This study suggests that using a PSA velocity biopsy threshold of 0.75 ng/ml/year for men younger than 60 years may be inappropriate. Using a PSA velocity of 0.4 ng/ml/year or greater may enhance prostate cancer early detection especially in men with a total PSA lower than 2.5 ng/ml.

Urologists at Georgetown, Northwestern, Washington University, and Duke have been advocating lowering the PSA velocity which should trigger the recommendation for a biopsy. I admit that I often perform a prostate biopsy on young healthy men with a PSA of 2.5 or a lower PSA velocity of 0.4. I am performing more biopsies and finding more cancers. You certainly can make the argument that waiting for a higher PSA may not diminish the cure rate and may find cancers that are more clinically significant.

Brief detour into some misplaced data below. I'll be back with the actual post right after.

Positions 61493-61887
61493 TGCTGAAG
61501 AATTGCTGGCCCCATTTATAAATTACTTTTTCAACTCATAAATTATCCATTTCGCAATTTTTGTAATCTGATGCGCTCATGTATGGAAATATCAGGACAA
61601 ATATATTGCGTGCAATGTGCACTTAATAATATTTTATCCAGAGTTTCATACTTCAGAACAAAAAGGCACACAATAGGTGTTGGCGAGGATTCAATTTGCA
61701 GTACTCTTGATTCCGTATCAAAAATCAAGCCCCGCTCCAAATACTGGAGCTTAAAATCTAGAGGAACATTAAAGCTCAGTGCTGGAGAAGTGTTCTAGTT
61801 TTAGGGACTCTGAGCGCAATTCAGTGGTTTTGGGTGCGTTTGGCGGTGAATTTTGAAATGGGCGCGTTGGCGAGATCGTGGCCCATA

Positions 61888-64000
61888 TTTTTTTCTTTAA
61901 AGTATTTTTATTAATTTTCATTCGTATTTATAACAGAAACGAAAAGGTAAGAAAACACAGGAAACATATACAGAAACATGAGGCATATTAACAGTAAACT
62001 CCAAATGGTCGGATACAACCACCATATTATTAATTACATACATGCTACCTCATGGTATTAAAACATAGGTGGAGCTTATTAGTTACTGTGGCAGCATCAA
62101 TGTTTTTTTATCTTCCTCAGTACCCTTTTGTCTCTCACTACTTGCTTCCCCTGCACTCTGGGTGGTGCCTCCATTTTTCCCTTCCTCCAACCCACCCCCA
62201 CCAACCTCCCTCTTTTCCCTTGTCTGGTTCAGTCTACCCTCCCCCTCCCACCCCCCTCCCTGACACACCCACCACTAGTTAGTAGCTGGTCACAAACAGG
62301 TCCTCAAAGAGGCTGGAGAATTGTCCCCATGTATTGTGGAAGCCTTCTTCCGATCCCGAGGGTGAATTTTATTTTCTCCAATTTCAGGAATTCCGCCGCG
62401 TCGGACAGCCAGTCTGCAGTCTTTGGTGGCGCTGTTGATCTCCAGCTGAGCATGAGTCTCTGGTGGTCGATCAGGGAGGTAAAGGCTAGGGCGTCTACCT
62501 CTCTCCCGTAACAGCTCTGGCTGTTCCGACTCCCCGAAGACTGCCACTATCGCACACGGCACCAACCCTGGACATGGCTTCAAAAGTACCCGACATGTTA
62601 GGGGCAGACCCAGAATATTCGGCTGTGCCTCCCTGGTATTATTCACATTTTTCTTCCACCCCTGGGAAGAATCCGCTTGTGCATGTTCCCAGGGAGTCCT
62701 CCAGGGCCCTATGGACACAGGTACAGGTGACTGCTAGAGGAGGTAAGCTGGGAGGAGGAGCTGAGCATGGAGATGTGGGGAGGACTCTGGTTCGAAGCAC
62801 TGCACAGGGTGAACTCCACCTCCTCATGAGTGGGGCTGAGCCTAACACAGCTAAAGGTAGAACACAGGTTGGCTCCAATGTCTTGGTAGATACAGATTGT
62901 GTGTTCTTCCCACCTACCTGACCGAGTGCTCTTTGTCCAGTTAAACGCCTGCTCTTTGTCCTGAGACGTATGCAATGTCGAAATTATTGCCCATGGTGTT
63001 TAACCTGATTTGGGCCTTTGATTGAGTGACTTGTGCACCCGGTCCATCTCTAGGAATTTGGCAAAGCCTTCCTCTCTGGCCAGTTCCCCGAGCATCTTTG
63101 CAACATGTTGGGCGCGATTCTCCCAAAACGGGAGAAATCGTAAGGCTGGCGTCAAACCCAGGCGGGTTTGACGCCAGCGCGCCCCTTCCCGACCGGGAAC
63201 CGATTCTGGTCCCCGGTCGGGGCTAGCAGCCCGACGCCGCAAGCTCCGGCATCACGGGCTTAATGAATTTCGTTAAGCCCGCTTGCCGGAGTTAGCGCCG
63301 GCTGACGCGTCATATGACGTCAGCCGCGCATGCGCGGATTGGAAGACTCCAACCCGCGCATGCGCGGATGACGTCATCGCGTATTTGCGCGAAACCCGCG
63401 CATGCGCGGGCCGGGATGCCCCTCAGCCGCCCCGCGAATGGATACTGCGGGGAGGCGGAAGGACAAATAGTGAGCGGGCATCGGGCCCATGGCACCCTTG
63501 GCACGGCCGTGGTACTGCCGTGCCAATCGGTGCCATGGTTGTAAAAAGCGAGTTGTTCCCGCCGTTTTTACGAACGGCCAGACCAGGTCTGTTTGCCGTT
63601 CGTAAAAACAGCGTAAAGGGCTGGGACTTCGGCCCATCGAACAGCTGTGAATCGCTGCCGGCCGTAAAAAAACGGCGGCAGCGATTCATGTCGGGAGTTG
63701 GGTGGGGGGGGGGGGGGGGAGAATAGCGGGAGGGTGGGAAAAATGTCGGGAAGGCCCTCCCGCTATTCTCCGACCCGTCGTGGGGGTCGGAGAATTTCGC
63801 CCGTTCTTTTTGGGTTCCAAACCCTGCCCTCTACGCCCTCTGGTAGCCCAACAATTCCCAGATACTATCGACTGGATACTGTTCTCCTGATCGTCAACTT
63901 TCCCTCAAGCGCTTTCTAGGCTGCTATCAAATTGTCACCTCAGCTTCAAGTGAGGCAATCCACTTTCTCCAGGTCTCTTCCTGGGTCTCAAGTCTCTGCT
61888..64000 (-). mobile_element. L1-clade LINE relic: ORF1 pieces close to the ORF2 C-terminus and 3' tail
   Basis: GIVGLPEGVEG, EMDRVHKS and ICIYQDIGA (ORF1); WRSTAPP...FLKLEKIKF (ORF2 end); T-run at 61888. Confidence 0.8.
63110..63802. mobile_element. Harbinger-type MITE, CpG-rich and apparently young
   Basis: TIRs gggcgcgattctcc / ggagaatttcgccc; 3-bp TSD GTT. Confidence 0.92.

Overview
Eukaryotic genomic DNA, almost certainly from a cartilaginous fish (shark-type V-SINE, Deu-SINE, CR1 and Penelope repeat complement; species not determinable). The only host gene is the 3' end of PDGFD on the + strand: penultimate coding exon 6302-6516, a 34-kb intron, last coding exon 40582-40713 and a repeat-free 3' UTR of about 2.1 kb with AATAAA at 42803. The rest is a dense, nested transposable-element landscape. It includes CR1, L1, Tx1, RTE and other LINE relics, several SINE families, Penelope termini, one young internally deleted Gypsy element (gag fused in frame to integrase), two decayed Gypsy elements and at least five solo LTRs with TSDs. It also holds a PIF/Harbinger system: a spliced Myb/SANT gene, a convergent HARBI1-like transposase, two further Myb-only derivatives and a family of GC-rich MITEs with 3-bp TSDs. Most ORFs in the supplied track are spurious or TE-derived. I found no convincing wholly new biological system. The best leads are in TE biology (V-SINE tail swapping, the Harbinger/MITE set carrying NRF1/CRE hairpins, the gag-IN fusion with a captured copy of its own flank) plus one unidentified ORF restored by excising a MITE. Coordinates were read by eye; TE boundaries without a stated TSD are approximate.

I understand that some urologists do not believe in PSA as a screen for prostate cancer at all.
I am sure that one day we will have better screening tests that are more specific and probably more sensitive.
I wonder what people think of a prostate biopsy done as a baseline study. I would compare this to a screening colonoscopy which likely has a similar rate of complication (low), can be done under local anesthesia, and will find some prostate cancers that we are not finding now.
The major obvious downside would be putting most men through a biopsy which will not reveal cancer and finding cancer that may not need to be treated for months to years.